Thanks for your question.
In our draft, the parameter u is given as a polynomial, because it is
the element in the extension field.
That is, it does not have a numerical value.

> Section 4.2.2, 5th para: the statement "CP8_544 is more efficient" is hard to interpret
> without context (e.g., half the cost, cost-1, cost - o(log log log n)).

Thanks for pointing out.
We have added the results of comparing the performance between BN462
and CP8_544, based on the paper.

> Section 4.2.2, bottom of p. 20: with parms BN462, why not simply introduce base point
> G, parameter n, h, etc., once and for all in Section 2.1, without trying to repeat
> their definition in Section 4.2.2 (and later sections)?

Thanks for your suggestion!
Based on the suggestion, we modified the description of terminology
and deleted the apparently repeat definitions, such as parameter n, h,

> Section 4.2.2, top of p. 21: the formula for h seems incorrect (G2 is defined over GF
> (p^2), whereas the formula refers to a curve defined over GF(p^8).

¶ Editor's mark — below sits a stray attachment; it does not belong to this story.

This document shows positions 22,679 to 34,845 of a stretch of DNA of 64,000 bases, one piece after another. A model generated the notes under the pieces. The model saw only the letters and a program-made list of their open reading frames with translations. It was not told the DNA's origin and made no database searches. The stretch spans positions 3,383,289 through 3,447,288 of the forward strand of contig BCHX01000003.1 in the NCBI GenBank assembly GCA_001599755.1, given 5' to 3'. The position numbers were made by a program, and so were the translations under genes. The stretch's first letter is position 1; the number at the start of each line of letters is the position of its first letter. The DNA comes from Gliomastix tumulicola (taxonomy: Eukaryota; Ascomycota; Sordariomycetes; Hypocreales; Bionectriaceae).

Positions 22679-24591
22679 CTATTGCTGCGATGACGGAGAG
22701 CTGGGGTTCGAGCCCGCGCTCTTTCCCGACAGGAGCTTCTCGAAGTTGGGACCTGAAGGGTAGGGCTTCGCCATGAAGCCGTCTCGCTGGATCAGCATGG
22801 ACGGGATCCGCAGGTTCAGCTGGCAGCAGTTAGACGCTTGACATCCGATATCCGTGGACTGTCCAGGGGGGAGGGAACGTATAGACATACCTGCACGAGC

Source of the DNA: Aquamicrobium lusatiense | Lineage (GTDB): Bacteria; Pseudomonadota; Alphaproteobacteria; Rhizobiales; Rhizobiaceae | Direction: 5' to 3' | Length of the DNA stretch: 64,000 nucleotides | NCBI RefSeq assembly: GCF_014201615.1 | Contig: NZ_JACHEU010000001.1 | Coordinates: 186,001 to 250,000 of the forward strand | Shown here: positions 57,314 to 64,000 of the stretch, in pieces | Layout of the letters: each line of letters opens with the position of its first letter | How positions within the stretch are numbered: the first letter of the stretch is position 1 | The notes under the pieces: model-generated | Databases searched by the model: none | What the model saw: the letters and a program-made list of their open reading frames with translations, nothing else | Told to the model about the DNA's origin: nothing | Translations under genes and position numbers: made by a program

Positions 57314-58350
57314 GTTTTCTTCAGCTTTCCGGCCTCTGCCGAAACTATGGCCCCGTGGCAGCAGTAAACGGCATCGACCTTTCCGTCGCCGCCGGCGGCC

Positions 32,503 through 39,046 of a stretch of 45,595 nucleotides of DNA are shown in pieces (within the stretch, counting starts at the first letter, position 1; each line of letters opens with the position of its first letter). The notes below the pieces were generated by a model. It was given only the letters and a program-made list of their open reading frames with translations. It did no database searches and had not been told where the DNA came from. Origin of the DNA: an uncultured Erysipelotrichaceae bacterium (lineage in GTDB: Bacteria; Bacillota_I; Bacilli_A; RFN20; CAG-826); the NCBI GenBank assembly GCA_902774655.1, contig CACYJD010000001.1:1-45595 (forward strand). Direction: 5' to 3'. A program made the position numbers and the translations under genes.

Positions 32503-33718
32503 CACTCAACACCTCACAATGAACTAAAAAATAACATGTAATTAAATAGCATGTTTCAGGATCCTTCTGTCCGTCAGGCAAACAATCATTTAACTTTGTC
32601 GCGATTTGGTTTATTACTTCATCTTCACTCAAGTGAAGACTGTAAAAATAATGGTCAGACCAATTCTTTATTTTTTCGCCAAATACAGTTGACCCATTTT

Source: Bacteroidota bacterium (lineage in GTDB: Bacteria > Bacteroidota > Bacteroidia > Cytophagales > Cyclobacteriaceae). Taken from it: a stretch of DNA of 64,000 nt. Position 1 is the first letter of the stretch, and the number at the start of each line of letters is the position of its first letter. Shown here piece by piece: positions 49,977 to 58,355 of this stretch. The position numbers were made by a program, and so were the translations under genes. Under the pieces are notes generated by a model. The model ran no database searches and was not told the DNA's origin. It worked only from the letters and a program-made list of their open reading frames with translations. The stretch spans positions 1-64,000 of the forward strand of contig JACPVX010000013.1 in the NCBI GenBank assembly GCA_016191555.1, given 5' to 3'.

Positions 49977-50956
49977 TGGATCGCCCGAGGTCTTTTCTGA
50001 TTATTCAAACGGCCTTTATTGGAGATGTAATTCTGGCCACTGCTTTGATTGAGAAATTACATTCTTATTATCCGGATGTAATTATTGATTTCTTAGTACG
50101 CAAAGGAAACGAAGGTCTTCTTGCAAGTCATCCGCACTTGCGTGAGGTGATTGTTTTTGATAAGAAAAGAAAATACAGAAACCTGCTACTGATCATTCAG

Thank you for your comments!
We revised the part pointed out.

> The security consideration section (Section 5) is rather slim: (speculation on my side)
> is the reason to label this draft as "experimental" that design strength vs. actual
> strength is somewhat in limbo due to progress on DLP problem? Why suddenly squeeze in a
> point validation routine if no context is given at all of where and how pairing based
> crypto is used? Wit point validation, what if an octet representation is outside GF(p)
> boundary? (while the forelast para seems to imply an attack one is completely left in
> the dark what is at stake here). Not sure whether it is the role of CFRG documents to
> legitimize "BN254 use ... to keep interoperability". The end of the first para ("as of
> 2020, as far as we know, there are no fatal attacks that significantly reduce the
> security of pairing-friendly curves after exTNFS") is entirely non-reassuring to me: it
> is only four years after the DLP attack that necessitated to strike out half of the
> entries in the table earlier on in the paper, not that many people work on pairing
> -based algorithmic cryptanalysis in the first place, etc., etc. Where does this
> confidence come from (shouldn't one be more modest here, technically speaking???). The
> Cheon attack is not explained and cannot be evaluated at all, since no context on
> elliptic arithmetic is given at all in the draft.

Thanks for your comments!